32. 32. Dig  Deeper   Deeper  Knowledge  about  Users  Can  Suggest   Useful  Dis2nc2ons  in  Roles.   Understanding  these  characterisIcs  will  be  especially  helpful  in  designing  the  interface. For  the  people  in  the  roles  you  iden2fy:   •  What  are  their  goals?   •  What  is  their  domain  exper2se?   •  What  is  their  technology  exper2se?   •  How  oTen  will  they  use  the  system?   •  What  else  is  important  about  them?  
  33. 33. How  to  Start?   Refine,  Revise,   Redistribute   Review  with   Project  Community   DraT  Stories   Use  in  Planning   Suppose  you’re  just  star2ng  to  write   stories.  How  and  where  do  you  start?   The  following  process  is  oTen  useful:     Does  this  look  familiar?   It’s  a  straighoorward  interpreta2on  of   a  standard  Agile  approach:                 So  get  a  pen,  a  bunch  of  3”  x  5”   index  cards  or  a  whiteboard,   and  start  wri2ng!     Start  small  and   g  r  a  d  u  a  l  l  y   improve  your   work.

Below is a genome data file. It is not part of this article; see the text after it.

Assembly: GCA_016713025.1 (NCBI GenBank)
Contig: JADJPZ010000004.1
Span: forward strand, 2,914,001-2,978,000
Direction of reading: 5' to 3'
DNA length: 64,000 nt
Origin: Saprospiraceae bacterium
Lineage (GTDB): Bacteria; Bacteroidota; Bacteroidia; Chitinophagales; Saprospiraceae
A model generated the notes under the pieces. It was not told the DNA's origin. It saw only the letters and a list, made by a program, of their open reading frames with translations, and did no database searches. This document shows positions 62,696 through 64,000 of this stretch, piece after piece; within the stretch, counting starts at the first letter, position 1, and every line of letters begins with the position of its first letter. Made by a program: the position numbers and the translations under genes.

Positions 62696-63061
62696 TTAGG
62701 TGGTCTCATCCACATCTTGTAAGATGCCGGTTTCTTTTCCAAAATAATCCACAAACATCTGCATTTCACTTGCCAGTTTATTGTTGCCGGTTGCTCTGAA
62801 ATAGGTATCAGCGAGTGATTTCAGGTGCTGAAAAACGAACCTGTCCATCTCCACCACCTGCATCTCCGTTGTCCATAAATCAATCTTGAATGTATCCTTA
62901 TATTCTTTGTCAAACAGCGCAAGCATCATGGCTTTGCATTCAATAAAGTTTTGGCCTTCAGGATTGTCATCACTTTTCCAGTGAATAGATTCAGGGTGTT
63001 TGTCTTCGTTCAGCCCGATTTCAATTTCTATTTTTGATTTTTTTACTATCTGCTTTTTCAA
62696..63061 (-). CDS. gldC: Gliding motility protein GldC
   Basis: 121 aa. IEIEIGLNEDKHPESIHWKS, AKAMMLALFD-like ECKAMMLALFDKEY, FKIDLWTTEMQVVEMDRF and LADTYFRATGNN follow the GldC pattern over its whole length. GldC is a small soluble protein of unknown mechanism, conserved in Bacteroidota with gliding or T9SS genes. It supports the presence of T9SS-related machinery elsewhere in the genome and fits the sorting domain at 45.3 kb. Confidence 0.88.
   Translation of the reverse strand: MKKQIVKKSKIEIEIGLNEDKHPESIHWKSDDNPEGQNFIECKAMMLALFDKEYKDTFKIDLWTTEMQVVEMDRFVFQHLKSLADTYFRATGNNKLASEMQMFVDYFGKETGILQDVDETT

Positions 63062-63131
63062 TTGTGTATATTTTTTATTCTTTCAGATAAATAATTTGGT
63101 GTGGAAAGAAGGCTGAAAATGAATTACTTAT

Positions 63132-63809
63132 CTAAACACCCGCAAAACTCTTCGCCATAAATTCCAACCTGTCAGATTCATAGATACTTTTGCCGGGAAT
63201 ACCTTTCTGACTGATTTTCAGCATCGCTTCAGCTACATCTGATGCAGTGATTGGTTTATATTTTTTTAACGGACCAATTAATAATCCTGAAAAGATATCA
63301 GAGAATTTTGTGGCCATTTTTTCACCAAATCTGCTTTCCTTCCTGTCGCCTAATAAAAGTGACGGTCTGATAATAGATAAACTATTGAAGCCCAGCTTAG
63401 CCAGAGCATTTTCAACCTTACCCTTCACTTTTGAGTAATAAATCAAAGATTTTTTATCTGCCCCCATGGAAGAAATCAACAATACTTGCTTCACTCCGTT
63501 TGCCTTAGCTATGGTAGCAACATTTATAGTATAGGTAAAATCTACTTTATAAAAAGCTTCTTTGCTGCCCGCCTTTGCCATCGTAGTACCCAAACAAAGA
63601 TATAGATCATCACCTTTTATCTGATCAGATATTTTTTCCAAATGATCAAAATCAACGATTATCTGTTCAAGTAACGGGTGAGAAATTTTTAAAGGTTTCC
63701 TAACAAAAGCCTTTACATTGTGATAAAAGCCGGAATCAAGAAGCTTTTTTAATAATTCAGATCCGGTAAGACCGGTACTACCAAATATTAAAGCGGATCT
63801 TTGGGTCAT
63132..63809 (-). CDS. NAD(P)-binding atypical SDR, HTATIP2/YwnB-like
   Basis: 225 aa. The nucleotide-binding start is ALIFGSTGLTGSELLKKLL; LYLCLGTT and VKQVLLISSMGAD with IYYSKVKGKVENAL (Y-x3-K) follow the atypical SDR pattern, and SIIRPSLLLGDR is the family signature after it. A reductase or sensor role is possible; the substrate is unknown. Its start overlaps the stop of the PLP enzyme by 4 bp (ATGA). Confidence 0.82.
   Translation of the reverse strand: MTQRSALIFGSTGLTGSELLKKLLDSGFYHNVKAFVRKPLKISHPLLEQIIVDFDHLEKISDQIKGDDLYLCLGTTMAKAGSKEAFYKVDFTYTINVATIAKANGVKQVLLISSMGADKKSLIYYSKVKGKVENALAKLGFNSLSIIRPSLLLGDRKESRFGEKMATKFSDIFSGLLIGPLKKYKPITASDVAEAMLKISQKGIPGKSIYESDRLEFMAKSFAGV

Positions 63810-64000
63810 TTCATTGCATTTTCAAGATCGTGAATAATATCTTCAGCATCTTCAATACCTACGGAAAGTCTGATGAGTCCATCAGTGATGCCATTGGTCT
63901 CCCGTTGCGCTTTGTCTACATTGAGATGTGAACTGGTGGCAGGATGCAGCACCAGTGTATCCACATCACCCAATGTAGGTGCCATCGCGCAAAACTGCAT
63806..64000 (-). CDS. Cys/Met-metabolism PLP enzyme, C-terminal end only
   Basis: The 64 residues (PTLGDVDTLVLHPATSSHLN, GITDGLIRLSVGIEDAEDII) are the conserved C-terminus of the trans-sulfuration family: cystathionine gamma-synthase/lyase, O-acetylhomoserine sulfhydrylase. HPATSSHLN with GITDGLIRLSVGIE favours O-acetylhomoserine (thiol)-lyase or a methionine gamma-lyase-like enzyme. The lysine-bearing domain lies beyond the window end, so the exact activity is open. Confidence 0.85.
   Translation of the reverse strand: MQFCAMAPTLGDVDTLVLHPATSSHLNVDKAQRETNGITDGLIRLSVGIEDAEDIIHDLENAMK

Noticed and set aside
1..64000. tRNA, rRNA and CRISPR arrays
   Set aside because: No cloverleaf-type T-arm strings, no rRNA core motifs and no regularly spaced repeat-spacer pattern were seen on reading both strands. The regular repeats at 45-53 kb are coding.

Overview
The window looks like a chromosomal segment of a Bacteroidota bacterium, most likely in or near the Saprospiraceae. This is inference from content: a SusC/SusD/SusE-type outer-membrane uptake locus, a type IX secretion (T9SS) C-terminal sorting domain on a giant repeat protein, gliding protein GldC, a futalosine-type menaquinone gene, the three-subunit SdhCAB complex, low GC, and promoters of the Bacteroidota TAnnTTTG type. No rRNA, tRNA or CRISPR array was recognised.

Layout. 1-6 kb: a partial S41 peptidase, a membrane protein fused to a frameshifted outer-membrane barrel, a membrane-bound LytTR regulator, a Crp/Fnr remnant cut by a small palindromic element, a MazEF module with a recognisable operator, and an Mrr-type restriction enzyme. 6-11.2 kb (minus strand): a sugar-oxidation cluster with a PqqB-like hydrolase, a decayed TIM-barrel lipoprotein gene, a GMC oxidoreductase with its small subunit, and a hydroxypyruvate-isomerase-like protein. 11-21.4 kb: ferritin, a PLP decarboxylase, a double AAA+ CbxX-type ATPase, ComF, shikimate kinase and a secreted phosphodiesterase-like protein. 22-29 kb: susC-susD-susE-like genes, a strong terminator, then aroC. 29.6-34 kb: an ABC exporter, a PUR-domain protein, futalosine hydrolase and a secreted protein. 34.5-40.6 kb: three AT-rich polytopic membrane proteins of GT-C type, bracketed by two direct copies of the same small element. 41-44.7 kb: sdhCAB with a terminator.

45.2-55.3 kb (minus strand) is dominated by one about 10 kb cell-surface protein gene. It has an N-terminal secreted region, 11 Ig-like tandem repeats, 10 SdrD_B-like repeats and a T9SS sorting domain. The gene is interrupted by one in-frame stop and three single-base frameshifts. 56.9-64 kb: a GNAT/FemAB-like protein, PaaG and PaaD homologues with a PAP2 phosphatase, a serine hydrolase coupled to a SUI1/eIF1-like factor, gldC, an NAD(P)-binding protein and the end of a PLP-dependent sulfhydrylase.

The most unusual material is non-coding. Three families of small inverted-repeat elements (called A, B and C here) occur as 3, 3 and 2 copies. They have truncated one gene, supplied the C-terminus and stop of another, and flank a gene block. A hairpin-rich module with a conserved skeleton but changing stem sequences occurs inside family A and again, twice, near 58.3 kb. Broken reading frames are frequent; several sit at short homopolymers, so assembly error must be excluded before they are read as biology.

34. 34. This  Sequence  of  Steps  Can  Help  You  Focus  Your  Story  Wri2ng.   A  Procedure  for  Story  Telling   1. Pick  any  area  of  the  product,  or  any  idea  from  your  charter.   2. Iden-fy  the  main  actor  (role),  or  some  leading  actor   •  What  would  this  person  do?   •  What  does  this  person  care  about?   •  Ignoring  the  users  interface,  what  does  this  person  try  to  achieve?   Turn  the  answers  into  stories:  Role,  Ac2on,  Context   3.  Does  a  story  depend  on  another,  unwriLen  story?   Write  that  story.  (We  prefer  independent  stories,  but  not  at  the  cost   of  missing  stories)   4.  Is  there  some  overlap  between  stories?   No  worries.  Ideally,  you  can  redistribute  their  purpose   (to  make  them  independent);  if  not,  keep  them  as  is.  
  35. 35. Being  Adventurous   Gather  a  group  of  people  and  brainstorm.  What  do  you  absolutely  have  to  do  to   accomplish  the  project’s  mission?  (psst:  Try  this  without  the  developers  in  the  room,   to  increase  the  focus  on  the  business  need)   Something  doesn’t  feel  right?  Tear  up  some  cards  for  good  measure   If  you  write  a  “wishful  thinking”  story:  What  would  the  soqware  have  to  support   before  that  story  could  ever  be  considered?   That’s  another  set  of  stories   Ignore  the  plan,  write  everything  down   Browse  the  table  of  contents  or  top-­‐level  headings  of  an  exisIng  spec,  recasIng  the   funcIonality  as  stories